On Sunday 31st May at 10.30 am we celebrated the Feast of Pentecost like we have never celebrated it before. About 120 members of the congregation got together on Zoom. The screen was a sea of red outfits. Ayla led the service, Jeremy played his guitar while we all sang 'Shine Jesus Shine'. John Willmer who celebrated his 90th birthday the day before did a moving New Testament reading. Junior Church, in wonderful homemade flame headbands, creative 'pentecostumes' and colourful streamers, told the story of Pentecost, led by Maureen. That was just the beginning! We had dancing, waving and bubbles, a lovely sermon and more music. We sang the glorious hymn 'Come down O Love Divine', the Junior Choir sang a beautiful 'Alleluia' chorus and we saw the choir on our screens singing a heavenly Thomas Tallis anthem. Technology can be a wonderful thing! It truly was a joyeous celebration of the coming of the Holy Spirit
Sunday 31st May 2020
The Gardners and others sang Happy Birthday to John from across the road. A huge thank you from John to the Gardners for making a splendid banner. In addition to those in the photo passing folk and cars joined in.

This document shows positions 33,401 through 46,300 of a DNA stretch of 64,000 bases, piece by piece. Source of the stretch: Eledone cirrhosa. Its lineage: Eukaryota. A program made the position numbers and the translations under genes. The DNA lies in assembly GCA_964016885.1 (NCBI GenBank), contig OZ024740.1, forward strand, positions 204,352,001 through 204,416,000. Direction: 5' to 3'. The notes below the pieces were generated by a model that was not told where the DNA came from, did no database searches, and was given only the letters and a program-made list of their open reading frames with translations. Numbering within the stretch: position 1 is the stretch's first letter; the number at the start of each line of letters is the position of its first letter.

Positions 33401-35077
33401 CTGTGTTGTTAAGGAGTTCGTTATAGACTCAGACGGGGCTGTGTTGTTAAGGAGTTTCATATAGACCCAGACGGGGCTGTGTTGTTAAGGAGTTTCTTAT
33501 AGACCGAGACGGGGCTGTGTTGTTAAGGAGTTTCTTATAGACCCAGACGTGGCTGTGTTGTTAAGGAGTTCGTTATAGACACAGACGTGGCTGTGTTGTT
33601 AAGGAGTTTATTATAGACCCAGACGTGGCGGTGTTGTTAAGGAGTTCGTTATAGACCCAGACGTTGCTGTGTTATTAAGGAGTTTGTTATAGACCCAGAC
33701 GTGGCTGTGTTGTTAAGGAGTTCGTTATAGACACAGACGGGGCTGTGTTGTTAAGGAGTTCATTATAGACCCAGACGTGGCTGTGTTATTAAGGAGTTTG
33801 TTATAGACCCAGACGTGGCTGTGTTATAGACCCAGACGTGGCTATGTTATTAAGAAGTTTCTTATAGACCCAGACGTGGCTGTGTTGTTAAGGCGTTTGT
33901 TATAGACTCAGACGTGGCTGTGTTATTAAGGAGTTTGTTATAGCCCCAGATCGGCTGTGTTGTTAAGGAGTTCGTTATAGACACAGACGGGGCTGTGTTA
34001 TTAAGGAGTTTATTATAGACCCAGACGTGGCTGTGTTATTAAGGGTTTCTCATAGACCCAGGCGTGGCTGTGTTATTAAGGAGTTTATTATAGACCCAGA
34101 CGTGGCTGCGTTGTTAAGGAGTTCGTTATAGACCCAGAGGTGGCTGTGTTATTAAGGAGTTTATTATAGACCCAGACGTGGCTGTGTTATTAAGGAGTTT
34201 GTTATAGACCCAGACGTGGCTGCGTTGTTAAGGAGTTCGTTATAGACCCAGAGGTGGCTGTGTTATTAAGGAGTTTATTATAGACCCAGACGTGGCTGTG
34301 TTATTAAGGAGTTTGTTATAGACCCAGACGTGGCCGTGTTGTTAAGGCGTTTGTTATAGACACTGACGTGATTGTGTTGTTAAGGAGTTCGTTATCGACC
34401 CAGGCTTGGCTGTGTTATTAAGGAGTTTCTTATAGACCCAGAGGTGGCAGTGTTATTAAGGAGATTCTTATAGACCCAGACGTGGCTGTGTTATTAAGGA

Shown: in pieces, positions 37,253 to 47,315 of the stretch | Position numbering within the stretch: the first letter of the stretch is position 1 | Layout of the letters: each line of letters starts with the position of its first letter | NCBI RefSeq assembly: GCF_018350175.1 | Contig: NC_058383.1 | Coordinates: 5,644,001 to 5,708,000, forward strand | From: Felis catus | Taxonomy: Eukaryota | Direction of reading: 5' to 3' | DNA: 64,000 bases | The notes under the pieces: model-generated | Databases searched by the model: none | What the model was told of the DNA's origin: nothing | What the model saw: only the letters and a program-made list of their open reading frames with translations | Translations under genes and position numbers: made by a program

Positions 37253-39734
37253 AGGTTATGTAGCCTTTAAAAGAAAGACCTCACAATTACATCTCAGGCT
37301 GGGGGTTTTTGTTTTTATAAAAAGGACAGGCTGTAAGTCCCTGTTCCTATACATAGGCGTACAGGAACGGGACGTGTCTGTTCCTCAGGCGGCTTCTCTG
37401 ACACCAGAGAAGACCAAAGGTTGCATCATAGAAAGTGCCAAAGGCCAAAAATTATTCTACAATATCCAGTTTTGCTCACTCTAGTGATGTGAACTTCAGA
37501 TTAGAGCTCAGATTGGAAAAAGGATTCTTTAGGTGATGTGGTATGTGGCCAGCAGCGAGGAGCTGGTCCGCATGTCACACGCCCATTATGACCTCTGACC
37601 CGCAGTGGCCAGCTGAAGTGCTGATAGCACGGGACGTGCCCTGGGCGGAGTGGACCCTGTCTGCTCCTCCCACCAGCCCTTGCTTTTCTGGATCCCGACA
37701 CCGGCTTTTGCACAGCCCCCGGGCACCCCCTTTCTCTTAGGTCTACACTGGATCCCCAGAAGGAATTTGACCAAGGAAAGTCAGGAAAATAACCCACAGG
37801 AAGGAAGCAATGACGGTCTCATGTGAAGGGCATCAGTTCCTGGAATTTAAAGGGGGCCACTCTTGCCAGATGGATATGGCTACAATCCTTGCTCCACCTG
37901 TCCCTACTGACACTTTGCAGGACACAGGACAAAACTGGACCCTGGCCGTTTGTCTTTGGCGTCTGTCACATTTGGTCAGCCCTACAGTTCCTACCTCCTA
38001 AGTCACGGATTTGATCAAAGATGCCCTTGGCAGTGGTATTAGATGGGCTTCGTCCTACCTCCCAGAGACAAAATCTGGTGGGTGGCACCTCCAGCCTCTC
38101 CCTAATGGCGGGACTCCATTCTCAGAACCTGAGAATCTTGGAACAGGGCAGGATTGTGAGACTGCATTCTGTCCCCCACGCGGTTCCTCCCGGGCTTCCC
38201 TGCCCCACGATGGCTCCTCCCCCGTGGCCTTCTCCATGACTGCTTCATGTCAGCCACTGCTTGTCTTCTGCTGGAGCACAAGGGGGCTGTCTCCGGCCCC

Following on from the Lent groups studying the Eucharist we decided to continue our meetings on Saturday mornings in order to study other books. Currently we are looking at That all shall be saved by David Bentley Hart, a Christian writer of the eastern orthodox persuasion. He goes through in detail the arguments for universal salvation and how a god of love could not condemn people to an eternal hell. He writes in a rather self-opinionated and pretentious style, but after struggling through that we have all learned a great deal from it and it has certainly challenged opinions we have held, often deriving from our diverse Christian pasts. About a dozen people take part and you do not have to be super intellectual. You are free to contribute to the discussion or not as you feel led. So far the sessions have been expertly led by Ayla. We are nearly at the end of our current book and are discussing what we shall do next. I for one have found the sessions valuable and it has given me opportunity to get to know people better. We should love to have more participants so don't be scared! It is really very enjoyable.